The Church of St. Matteo

The Church of San Matteo is a marvellous example of the Baroque style that runs along one of the most oldest and most important streets in the city, Vittorio Emanuele, which also goes by the name Cassaro from the Arabic “Al Quasr”, La fortificata.

The current building was founded in 1632 by the Unione dei Miserenimi, managed by the pious Friar Leonardo Galici, who dedicated his time to caring for the souls in purgatory. In 1647 the building became famous for celebrating more than one hundred masses on the many altars in the lateral chapels daily.

The building is in the form of a Latin cross, divided into three naves as designed by Mariano Smiriglio, then the inside was later decorated in the XVIII century with marble inlays and exquisite canvases.

The dome is decorated with frescoes by Vito D’Anna about the Triumph of Mary. There are four columns surrounding the altar with the four virtues: Faith and Justice, by Giacomo Serpotta, Charity and Hope, by Bartolomeo Sanseverino.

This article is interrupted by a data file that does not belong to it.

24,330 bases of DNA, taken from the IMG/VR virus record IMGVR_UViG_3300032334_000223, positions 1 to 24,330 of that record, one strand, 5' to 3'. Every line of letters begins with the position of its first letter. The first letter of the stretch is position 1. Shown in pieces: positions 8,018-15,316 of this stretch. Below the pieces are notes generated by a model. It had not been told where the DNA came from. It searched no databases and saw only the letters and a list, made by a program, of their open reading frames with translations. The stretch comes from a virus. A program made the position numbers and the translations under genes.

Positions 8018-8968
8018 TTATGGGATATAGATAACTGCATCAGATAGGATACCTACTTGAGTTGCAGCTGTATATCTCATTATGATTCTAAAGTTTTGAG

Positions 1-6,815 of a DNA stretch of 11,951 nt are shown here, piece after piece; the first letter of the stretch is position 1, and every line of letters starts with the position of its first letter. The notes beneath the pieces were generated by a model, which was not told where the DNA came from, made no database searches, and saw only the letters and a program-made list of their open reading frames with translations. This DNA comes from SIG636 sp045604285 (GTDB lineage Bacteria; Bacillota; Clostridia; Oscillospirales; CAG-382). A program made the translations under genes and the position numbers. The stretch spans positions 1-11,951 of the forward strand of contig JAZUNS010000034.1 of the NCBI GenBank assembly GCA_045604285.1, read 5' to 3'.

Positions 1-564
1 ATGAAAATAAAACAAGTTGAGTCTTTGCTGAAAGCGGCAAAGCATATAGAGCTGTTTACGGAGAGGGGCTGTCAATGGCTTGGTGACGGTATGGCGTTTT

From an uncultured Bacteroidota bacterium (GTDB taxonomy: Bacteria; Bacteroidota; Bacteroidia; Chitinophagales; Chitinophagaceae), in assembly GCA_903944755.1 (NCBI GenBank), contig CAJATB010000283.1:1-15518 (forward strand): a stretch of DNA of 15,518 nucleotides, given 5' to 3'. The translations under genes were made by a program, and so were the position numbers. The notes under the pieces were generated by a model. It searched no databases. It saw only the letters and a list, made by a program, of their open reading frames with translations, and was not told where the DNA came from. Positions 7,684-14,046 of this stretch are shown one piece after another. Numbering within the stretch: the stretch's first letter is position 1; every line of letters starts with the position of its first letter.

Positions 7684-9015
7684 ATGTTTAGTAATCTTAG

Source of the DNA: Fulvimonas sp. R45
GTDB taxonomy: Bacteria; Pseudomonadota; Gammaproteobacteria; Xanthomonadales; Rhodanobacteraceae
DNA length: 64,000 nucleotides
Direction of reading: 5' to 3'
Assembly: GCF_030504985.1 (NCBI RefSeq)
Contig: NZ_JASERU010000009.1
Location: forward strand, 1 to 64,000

On the main altar covered in agate and lapis lazuli, a masterpiece produced by local workers in 1798, there is a painting by Giuseppe Testa depicting Christ offering himself up to God to save the souls of the human race, completing the theme of the joy of souls reaching up to paradise, frescoed by Vito D’Anna.

The central archway was frescoed by Vito D’Anna on the theme of the Apotheosis of the Saints and the liberation of souls from purgatory.

Point of Interest:
Under the left nave you can find the tomb of the brotherhood of the Union of the Miserenimi, of which the prestigious artists Giacomo Serpotta and Vito D’Anna were members. Among the elegantly frescoed wooden wardrobes of the Sacristy, there is a kneeling stool which, as legend has it, hides a door giving access to the Beati Paoli.

Visiting Times:
Everyday 10.00 – 18.00
Sunday 13.00 – 18.00

Corso Vittorio Emanuele – Palermo

Full ticket: 2.50
Reduced ticket: 1.50

Reduction for groups of 10 and for Circuito del Sacro ticket holders


Special thanks to Laura Williams for her translation